Most parents want to see their children grow up and make a difference in the world. Doctors, lawyers, philanthropists. They want to see their kids make a positive impact on the world that they’ll allow them to inherit when their time is up.
While I’m sure my parents are no different, I don’t think they realized the impact I’d have – shaping the tone of The New York Times “Vows” section. The section has largely been referred to as “insufferable,” and for good reason. I’d venture to say that a large amount of their web traffic is from hate-readers rather than fans, and my June breakdown which became widely read only reaffirmed that notion.
Fortunately, as of late, the section has changed. It’s “improved,” so to speak. Not as overwrought, not as miserable to read. And I’d like to take credit for that whether I rightfully should or not.
But the fact still remains – there’s still a lot of insufferableness to be had, and this past week was no different. Here are the worst tidbits from last week’s section.
First, we have Jenna and Jonathan. Their story is actually cute – he was immediately drawn to her curls and she struggled to understand him on the phone due to his thick accent. So romantic comedy, right? Well their story somewhat took a turn when Jenna divulged the moment she realized she “loved” Jonathan.
He quickly learned that she loved pizza, which she stayed away from during Passover in observance of the holiday’s tradition of not eating bread.
He ordered a large Domino’s pizza with extra cheese and ranch dressing to be delivered to her apartment as soon as the holiday was over, which impressed her even more than she let on.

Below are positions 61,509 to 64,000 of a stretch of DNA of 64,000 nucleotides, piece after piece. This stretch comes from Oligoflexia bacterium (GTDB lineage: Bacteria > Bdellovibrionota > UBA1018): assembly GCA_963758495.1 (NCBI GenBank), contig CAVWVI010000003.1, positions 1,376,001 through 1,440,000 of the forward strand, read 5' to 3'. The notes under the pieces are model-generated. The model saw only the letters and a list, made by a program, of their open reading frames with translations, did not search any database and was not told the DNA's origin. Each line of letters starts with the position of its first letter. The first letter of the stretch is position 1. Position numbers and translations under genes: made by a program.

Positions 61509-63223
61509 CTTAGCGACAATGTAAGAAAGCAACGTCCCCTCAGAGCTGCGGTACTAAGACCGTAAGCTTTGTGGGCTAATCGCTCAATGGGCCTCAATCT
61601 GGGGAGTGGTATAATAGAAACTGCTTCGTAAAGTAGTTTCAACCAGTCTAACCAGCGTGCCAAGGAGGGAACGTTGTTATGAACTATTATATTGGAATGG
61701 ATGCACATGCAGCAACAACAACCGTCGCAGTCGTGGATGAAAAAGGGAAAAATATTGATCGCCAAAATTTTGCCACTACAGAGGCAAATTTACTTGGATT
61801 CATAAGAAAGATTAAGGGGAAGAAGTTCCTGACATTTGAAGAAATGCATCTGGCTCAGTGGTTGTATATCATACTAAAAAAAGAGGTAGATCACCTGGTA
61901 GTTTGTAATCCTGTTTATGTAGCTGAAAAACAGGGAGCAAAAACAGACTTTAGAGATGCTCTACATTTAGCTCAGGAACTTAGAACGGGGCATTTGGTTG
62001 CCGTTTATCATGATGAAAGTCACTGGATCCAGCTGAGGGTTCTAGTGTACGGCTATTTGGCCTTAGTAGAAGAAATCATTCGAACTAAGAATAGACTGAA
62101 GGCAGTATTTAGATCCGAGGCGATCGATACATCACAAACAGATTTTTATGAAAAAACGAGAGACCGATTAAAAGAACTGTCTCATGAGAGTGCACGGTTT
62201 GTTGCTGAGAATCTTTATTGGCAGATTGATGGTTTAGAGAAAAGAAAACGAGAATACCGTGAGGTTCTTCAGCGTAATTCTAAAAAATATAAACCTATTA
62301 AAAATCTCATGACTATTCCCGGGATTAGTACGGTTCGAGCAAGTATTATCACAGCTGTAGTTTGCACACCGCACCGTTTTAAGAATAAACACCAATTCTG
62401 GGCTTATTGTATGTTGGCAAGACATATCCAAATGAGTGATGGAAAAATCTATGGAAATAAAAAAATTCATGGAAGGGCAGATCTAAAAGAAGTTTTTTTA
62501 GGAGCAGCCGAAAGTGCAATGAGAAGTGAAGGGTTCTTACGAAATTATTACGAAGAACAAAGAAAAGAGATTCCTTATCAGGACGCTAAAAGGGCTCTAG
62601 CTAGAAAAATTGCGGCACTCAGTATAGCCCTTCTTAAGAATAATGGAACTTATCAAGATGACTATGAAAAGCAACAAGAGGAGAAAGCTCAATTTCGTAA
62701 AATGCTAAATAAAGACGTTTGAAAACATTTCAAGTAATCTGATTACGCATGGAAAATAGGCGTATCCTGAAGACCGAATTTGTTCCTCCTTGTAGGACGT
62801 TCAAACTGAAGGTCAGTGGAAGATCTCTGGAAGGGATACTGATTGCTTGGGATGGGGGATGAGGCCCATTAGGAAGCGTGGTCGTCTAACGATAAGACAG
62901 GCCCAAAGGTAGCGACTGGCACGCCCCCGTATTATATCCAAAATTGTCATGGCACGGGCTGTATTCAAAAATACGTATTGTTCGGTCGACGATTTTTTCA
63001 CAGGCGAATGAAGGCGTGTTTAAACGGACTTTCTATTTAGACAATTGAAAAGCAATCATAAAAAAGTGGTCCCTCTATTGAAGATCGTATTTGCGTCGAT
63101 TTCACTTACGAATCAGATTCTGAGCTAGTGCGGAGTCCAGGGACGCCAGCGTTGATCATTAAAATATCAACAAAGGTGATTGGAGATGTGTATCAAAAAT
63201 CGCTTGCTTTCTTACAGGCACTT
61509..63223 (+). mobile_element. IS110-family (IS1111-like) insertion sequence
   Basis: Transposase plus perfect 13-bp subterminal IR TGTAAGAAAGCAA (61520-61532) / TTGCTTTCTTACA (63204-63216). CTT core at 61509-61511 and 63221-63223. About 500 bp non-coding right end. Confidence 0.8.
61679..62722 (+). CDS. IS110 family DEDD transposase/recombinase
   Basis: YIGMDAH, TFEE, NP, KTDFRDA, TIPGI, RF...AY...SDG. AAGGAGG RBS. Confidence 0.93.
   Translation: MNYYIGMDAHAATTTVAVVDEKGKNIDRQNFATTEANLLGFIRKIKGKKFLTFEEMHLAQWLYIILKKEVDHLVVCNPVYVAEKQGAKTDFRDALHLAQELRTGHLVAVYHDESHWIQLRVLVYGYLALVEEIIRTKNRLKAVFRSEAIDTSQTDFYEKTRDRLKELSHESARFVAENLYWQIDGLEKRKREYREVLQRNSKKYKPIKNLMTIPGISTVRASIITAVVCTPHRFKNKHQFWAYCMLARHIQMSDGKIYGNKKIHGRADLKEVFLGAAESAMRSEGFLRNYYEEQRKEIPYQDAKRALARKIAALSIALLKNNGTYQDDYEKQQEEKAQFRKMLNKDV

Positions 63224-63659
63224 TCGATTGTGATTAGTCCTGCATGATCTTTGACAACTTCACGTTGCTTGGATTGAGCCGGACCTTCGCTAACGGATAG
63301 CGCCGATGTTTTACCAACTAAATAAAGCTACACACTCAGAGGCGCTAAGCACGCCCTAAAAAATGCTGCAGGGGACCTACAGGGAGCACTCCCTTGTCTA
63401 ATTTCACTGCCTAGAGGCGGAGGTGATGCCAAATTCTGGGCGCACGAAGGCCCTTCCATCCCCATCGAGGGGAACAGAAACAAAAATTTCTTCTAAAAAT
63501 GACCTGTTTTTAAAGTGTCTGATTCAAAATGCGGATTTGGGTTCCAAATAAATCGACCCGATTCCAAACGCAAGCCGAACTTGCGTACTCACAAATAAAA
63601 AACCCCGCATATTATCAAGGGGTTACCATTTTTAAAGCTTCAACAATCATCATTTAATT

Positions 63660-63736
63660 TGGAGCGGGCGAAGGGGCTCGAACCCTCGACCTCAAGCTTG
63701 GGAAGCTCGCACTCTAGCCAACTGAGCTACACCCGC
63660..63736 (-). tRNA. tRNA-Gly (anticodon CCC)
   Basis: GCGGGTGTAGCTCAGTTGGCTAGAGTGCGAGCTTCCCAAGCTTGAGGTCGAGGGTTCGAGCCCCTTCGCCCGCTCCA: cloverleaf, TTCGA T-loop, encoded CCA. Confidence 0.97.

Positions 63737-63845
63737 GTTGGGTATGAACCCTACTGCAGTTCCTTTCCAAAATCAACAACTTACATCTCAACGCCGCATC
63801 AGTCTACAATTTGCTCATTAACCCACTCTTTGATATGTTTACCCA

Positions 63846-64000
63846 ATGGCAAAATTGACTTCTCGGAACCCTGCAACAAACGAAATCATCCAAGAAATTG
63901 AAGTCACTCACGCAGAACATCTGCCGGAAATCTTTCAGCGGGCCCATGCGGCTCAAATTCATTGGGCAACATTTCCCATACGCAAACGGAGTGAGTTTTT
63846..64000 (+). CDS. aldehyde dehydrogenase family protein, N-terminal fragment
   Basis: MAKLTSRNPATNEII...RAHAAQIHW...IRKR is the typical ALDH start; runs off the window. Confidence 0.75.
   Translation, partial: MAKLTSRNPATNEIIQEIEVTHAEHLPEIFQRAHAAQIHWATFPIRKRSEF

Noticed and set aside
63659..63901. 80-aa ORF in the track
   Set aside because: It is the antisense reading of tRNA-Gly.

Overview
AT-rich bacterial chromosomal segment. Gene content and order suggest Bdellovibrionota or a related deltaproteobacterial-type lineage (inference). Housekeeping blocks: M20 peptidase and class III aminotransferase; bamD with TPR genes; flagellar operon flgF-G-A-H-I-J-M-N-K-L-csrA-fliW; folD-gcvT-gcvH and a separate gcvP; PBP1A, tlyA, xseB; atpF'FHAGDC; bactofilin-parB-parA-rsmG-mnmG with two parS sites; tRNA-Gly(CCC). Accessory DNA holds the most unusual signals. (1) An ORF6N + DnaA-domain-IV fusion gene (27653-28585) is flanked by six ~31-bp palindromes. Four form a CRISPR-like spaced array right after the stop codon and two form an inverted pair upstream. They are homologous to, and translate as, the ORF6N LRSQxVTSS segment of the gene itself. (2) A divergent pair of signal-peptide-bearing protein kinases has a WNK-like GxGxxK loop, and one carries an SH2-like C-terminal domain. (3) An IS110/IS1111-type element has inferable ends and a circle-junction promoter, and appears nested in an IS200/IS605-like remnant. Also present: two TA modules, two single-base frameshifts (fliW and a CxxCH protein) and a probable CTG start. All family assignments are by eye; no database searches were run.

“Some guys, they send you flowers,” Mr. Grinberg said. “I sent her pizza.”
Ms. Kauffman said that she wanted to tell him then that she loved him, but restrained herself since they had just only met. “So I called my mom,’’ she said. “I told her what he did. We laughed so hard we started to cry.”
They began dating, and the next Passover she sat with him and his friend’s family at Sammy’s Roumanian.
Domino’s pizza. In a city where there’s an estimated 32,000 different places to get pizza, he chose Domino’s. And as if him choosing Domino’s wasn’t suspect enough, it made her fall in love with him. Jenna will forever be known as the girl who was wooed over Domino’s freaking pizza.
Next, we have Cece and Mauricio. Named as if they actually are from a romantic comedy set in New York City, these two worked actually worked together. I, personally, believe that dating your coworkers is lazy and will only end in disaster, but these two decided to one-up me and actually get married.
But that’s not the worst part.
After working with him on several projects, Ms. Wedel learned through the office buzz that he had a girlfriend, so romance seemed out of the question.
By then she was returning to the dating pool and had met a few men on Tinder, though nothing had clicked.
About a month after meeting Mr. Perez, she was surprised to see him pop up on Tinder. She “liked” Mr. Perez, and he “liked” her, meaning they were a match.
But Ms. Wedel was hardly inviting to him the next day at work, instead gently scolding him for him for being on Tinder while he had a girlfriend: “When he told me his relationship had ended, I said, ‘I am so sorry,’ but it was an icebreaker.”
Yeah, Cece. Suuuuuuuure his relationship had ended. Yeah, can’t imagine he was relapsing with his ex after a few too many pops at some Manhattan club. You fell right into this guy’s trap – he matches you on Tinder, you think he has a girlfriend, and then he gets to play the break-up card. Classic Mauricio.
But sure, go ahead Cece. Nothing bad has ever come of a guy being on Tinder while he’s in a relationship. That’s never a red flag. Hope you two have a long relationship (and career) together.
Always be improving, New York Times Vows. If you don’t, you know I’ll be here to keep you honest. .